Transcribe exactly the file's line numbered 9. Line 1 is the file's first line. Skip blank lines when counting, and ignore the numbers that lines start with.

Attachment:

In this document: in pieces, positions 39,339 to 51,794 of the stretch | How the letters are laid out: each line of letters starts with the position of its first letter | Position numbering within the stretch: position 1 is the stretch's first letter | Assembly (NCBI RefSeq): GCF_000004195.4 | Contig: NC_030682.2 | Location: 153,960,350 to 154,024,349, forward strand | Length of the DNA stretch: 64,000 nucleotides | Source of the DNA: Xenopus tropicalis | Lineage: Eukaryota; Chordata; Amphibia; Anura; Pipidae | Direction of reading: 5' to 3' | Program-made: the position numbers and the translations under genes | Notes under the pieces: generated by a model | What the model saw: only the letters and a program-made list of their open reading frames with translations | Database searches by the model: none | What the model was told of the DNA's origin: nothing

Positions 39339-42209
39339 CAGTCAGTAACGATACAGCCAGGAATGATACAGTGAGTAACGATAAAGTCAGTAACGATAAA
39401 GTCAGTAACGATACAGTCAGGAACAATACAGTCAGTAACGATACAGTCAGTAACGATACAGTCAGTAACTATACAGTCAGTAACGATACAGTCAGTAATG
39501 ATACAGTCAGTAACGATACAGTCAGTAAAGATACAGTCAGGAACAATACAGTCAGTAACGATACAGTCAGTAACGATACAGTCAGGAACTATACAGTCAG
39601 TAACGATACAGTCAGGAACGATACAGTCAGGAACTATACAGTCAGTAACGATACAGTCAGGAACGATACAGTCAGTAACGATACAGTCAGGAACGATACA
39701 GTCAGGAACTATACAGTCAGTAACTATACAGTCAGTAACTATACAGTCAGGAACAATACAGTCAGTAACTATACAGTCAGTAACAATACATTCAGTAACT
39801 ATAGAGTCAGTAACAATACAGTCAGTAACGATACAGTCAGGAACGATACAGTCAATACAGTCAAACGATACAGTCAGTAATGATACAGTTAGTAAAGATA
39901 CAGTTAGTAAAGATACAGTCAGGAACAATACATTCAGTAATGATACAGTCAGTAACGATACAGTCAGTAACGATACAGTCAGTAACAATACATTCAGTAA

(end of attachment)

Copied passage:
39901 CAGTTAGTAAAGATACAGTCAGGAACAATACATTCAGTAATGATACAGTCAGTAACGATACAGTCAGTAACGATACAGTCAGTAACAATACATTCAGTAA